From February to May our students worked away in their teams turning their concepts into games for Windows 7 using XNA4. We received a bunch of art from the schoolchildren which we scanned in and used in at least half the games, along with art produced by our own students.
On May 20th we had a big event at the college and over 70 Primary 6 pupils were bussed into the college for the day. We had to split the schoolchildren up and we enlisted help from the Care & Construction departments in our college, who took turns with half of the group while the other half played the games our groups had created. Once the children were finished playing the games they went onto an online survey and rated the games out of 20, based on originality, graphics, sound and most importantly gameplay.
Schoolchildren playing the games
It was a close call between two of the games and in the end one vote could have swung it either way; eventually the only game which featured a 2 player mode won. In the end it was a triumph for gameplay, however the game which came second had an excellent concept, was a great game with far more complexity to it and even had a level designer. I’m hopefully they will develop it further and enter it into the imagine cup next year.
The top 4 games as voted for by Lochfield Primary 6
This partnership with Lochfield Primary has improved our students’ experience of learning in a number of ways and opened the eyes of the schoolchildren to games development as a possible career path.
Benefits to Games Development students
1. They had a realistic learning experience by designing and writing games for a live client group.
2. The partnership was an enjoyable and positive learning experience for both the schoolchildren and the college students, as they experienced working with a partner to produce artwork for the games.
3. The competitive element of the partnership was appealing to them and a motivating factor.
4. Peer review by other students and by the schoolchildren was invaluable in forming ideas on how the games could be improved in the future.
The winning team (from left to right: David Savage, Grant Hamilton, Michael Collins & Ryan Kennedy, along with Lee Stott from Microsoft).
Lee stayed on after the schoolchildren had left and took part in a judging event in the afternoon with my HND Games Development students, who had been tasked with producing a Windows Phone game based around an apocalyptic theme (so lots of Zombie games). We had an impressive judging panel, which I had kept as a little surprise from my students , that included myself, David Marshall & Martin Barrett from Reid Kerr, Fiona Rushton & Ian Tyson from James Watt, Daniel Livingstone from UWS and of course Lee Stott from Microsoft.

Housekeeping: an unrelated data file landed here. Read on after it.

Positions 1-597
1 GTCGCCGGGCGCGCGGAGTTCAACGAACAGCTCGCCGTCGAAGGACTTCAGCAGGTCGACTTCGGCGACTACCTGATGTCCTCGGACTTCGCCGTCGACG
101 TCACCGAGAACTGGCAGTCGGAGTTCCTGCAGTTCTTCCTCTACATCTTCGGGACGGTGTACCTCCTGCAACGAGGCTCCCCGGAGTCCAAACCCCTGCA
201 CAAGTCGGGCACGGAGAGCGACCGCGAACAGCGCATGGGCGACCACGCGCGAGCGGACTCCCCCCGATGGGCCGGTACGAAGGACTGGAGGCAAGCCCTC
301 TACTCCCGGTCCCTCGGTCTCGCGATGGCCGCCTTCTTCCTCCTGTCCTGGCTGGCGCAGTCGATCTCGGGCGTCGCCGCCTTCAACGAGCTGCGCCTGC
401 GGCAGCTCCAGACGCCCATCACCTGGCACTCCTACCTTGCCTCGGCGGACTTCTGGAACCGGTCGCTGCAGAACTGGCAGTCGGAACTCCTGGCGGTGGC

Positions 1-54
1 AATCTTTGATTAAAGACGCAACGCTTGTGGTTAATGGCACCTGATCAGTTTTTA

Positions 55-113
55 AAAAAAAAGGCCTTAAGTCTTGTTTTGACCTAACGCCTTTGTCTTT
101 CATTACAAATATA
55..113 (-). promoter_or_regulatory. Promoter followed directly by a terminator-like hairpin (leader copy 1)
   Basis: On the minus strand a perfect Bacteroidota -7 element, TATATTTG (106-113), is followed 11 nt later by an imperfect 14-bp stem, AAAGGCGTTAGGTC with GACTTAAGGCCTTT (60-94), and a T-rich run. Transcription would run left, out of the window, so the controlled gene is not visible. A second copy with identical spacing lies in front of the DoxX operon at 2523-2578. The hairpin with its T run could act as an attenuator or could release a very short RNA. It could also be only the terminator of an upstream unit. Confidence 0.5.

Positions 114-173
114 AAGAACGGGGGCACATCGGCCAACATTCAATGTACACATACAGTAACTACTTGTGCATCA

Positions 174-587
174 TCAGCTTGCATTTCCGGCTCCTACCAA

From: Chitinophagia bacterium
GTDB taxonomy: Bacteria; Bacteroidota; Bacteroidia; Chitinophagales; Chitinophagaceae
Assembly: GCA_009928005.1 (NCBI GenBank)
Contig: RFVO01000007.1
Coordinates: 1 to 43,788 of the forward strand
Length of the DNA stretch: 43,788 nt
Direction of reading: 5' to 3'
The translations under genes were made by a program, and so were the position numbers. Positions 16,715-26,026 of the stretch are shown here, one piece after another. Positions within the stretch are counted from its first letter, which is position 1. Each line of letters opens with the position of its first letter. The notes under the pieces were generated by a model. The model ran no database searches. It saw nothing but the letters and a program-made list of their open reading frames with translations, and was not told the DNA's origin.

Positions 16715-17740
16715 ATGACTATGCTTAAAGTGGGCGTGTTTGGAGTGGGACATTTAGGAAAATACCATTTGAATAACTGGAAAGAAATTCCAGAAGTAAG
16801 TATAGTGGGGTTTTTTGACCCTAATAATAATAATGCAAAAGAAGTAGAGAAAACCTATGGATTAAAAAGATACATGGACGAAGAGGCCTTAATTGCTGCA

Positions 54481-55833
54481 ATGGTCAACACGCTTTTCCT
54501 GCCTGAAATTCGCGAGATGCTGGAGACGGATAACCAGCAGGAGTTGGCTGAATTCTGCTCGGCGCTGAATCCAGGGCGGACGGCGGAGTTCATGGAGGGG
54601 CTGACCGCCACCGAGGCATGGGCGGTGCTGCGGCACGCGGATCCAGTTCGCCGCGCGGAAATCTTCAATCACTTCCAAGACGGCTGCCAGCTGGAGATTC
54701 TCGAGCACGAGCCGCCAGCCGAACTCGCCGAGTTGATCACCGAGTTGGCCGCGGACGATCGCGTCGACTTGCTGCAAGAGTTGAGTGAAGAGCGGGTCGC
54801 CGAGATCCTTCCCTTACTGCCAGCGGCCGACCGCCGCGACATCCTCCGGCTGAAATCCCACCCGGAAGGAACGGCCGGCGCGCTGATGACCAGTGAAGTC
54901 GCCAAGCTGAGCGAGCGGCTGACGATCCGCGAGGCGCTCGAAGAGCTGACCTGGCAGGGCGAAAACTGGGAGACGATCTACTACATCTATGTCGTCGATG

Ten of my students presented their game concepts, how their games had been developed and how they felt about the way their game had turned out. They also answered questions from the panel, who had the opportunity to play all the games on Windows Phones. In the end the panel came up with a top 3 and Lee presented the winning student with a Windows Phone as a prize.
The winning game – Dead City
Ally Louden - winner of a Windows Phone from Microsoft for the best Graded Unit game
The 2nd and 3rd placed games – Escape and Haven (Escape is on the right hand side, Haven is at the bottom left).
Runner up Ryan Anderson and 3rd place Daniel Boyle
To keep up with the latest news from David and his adventures as an Academic hero check out his blog at http://games4learning.co.uk/
If you have any interesting stories or events to share please do get in contact and ensure you join our linkedin group to share your experiences
Today Microsoft gave its very first public demo of the upcoming Windows 8.1 update, the announcement covered many of the exciting improvements as highlighted in this blog post from last week. You can see some of the highlights of what to expect in Windows 8.1 for yourself in this short demo video featuring Jensen Harris from the Windows User Experience Team:
Additionally, we announced Outlook 2013 RT will be coming to Windows RT tablets as part of Windows 8.1.Our commitment to Windows on ARM doesn’t stop with the addition of Outlook 2013 RT. We announced a number of other enhancements with Windows 8.1, earlier this week at TechEd North America, including new manageability, networking, and security capabilities that will make Windows RT an even more compelling option for education sector and enterprise.
Today's announcement are ideal for the educational market as we also confirmed that new small screen x86 tablets including the recently announced Acer Iconia W3, will come with Office Home and Student 2013 right out of the box.
We’re only weeks away from the public preview of Windows 8.1, which will be available starting June 26th. So keep checking the Windows Blog for further details.
Guest blog from James Mintram Director Lemon Moose Games
Lemon Moose Games was founded during my, and my business partner Tomasz Kandziora’s, first semester of our second year at Northumbria University. Northumbria University offers a great enterprise development department which helped us register as a Limited Company, offered us mentoring and provided us with office space and we joined Microsoft BizSpark.
From there we developed a prototype game which we would show off at all of the local networking events. This garnered enough interest in us to land our first piece of contract work; we were tasked with porting an iOS only game written in Objective-C to Android and Blackberry Playbook.